When my grandmother still had her house, I remember they perched up on one of the tables in the living room. After my grandfather died, Nanny didn’t really decorate her house for Christmas. She spent 90 percent of her time here in our house since she lived right next store. However, that is one of the few things she would put up in her house at Christmas time before she officially moved into our house. This Christmas her village sits in the dinning room, and I helped mom put it up. While it makes me sad, it wouldn’t be Christmas without her villages too.

Out of all three of the collections, I have accumulated the most. Ever since I was born, mom started the collection of the North Pole. Even though I couldn’t really touch it or play with it, I still liked them in room sometimes. I especially like it at night when I laid down to go to bed. The glow from the lights lit up my room, and it just made Christmas seem even more real for me. What kid doesn’t like having the North Pole in their room? Over the years, I have collected 18 different pieces. As we were buying my newest addition, my mother told me she couldn’t believe she was still buying these. I have to agree with her. I can’t believe we still are buying them too, but it wouldn’t be Christmas without a new addition to the North Pole.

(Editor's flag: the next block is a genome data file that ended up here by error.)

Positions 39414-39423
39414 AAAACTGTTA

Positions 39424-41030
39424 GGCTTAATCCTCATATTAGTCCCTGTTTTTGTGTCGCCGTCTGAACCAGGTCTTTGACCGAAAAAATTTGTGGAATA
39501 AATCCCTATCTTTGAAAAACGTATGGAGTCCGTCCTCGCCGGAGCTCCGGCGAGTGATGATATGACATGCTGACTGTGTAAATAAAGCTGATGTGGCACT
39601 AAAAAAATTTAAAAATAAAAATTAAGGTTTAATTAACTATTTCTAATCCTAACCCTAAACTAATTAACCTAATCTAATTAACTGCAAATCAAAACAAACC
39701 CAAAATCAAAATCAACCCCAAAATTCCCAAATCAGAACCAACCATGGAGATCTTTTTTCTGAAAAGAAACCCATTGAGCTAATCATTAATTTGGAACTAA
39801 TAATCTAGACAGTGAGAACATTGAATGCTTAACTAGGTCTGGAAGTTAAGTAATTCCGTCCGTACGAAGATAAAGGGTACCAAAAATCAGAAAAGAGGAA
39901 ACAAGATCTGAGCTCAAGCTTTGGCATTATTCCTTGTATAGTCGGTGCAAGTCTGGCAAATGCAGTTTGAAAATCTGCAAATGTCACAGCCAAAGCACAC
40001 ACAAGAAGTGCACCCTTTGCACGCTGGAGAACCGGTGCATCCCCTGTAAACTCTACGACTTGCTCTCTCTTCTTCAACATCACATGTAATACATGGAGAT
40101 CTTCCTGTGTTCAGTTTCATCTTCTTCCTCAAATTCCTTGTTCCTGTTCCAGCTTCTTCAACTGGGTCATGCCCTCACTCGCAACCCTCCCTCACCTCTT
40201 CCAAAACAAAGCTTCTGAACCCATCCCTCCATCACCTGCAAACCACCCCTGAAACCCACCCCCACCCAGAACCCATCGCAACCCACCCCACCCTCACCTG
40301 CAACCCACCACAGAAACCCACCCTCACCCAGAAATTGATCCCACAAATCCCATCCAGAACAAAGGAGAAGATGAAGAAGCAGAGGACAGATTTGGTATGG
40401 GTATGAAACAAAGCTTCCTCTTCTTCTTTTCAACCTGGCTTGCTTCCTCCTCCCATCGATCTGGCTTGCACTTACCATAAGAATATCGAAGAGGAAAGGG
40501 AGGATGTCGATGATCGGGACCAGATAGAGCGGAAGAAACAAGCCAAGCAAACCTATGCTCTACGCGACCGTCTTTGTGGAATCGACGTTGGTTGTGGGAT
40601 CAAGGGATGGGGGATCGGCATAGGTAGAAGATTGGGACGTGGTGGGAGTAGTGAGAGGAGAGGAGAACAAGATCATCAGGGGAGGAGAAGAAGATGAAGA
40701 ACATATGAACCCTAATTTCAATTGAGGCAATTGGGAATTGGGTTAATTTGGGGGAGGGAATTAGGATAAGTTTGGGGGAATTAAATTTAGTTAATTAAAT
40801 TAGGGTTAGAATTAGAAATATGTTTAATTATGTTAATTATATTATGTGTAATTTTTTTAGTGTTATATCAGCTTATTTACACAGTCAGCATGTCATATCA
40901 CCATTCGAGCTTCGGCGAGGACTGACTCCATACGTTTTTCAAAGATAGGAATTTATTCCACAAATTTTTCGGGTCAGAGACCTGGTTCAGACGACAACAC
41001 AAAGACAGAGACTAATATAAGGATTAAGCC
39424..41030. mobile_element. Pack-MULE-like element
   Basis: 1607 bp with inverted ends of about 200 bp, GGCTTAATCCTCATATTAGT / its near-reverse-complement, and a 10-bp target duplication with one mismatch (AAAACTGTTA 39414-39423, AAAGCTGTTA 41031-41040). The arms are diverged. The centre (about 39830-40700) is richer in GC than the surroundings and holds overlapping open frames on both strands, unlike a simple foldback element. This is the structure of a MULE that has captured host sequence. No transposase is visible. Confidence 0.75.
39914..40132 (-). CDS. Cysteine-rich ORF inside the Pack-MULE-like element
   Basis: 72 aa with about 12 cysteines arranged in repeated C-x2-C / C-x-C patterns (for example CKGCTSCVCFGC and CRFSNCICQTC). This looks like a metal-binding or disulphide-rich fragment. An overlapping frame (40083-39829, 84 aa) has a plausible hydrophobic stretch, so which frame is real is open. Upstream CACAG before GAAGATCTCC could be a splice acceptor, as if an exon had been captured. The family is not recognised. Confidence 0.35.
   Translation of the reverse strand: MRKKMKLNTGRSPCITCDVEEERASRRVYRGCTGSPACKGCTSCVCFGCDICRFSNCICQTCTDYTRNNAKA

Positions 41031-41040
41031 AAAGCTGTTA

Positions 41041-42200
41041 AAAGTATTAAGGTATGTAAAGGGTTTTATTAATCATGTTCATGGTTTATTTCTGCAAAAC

My village

Of all the ones we have, mine is my favorite. It truly captures the whole spirit of Christmas. I have my own elf land that sits on my bookshelf. On top of my dresser, the remaining villages sit. I have several different pieces ranging from Santa’s boarding house to the Naughty and Nice Center. I guess if I am not good,  Santa will catch me from my room I suppose.

Nonetheless, I hope this is a tradition that I continue with my own kid Lord willing. My family isn’t really huge. We don’t have that many concrete traditions. However, this is one tradition that is three generations worth. Maybe one day it will be four if I ever have my own daughter. Maybe the North Pole can live in her room too.

Can you pass the grief?


Along with the turkey and dressing passed along at my Thanksgiving table next Thursday, I expect a big heap of grief  on my plate. A helping I plan to scoop right off and pretend it never graced my presence in the first place.

It’s hard for me to fathom the fact that Thanksgiving is next week. I usually embrace this time of year with open arms. I love the aromas escaping from my kitchen, and I always enjoyed the treats  scattered on my counter top. Some of those treats made especially just for me.

Recently, I read Rick Bragg’s Thanksgiving article in Southern Living magazine. His article was all about his mother’s turkey and mocking those perfect looking turkeys everyone sees on the front of magazines and on TV. Most importantly, his article was primarily about his mother and how she made their meal.  That is when it hit me. Thanksgiving will never be the same ever again.

They say the first year is the hardest. Whoever they even is. I am not sure how I feel about the holidays to be honest. I can’t exactly skip Thanksgiving and skipping Christmas is sacrilegious. Or at least it would be for me.